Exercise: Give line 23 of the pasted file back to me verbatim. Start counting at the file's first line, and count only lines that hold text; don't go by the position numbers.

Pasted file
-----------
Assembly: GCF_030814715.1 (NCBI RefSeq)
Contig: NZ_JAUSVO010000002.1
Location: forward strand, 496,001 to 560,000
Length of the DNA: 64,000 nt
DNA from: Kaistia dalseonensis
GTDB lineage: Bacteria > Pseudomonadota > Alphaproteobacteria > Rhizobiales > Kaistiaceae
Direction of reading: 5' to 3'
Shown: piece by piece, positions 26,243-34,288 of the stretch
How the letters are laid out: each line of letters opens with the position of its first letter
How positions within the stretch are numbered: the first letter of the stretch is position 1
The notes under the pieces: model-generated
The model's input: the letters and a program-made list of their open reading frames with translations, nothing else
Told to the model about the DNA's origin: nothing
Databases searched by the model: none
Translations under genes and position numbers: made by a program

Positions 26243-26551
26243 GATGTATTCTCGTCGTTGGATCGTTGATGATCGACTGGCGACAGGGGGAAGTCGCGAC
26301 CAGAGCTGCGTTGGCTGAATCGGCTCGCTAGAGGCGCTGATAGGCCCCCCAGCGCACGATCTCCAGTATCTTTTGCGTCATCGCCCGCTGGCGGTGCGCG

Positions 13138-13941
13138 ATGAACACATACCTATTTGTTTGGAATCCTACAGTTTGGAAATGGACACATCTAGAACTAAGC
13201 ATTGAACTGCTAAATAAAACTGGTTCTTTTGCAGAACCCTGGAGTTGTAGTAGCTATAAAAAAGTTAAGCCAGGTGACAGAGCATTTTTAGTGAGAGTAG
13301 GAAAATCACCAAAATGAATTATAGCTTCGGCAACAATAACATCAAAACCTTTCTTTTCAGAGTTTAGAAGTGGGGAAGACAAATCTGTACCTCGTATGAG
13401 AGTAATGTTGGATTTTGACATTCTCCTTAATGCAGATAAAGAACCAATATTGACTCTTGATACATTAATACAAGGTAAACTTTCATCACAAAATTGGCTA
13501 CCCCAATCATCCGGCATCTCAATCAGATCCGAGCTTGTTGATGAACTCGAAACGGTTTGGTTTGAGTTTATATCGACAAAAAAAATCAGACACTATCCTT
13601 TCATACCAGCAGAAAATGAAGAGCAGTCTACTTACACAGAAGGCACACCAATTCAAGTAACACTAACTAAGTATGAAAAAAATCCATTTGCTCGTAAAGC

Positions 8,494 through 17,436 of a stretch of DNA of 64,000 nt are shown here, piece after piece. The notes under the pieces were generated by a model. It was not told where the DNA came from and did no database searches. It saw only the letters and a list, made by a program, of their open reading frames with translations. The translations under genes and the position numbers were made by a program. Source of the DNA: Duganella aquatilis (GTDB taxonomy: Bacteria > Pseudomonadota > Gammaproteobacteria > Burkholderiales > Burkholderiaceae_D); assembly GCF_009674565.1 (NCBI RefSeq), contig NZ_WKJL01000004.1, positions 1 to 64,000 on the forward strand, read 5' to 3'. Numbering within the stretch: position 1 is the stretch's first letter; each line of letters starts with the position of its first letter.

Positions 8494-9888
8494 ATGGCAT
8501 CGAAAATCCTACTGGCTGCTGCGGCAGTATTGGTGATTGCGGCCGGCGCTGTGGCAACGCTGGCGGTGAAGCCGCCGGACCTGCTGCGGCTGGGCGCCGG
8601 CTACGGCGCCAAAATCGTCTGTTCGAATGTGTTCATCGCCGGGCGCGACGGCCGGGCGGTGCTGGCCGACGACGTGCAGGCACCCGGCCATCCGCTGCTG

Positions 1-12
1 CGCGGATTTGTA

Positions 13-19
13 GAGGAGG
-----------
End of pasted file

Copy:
13401 AGTAATGTTGGATTTTGACATTCTCCTTAATGCAGATAAAGAACCAATATTGACTCTTGATACATTAATACAAGGTAAACTTTCATCACAAAATTGGCTA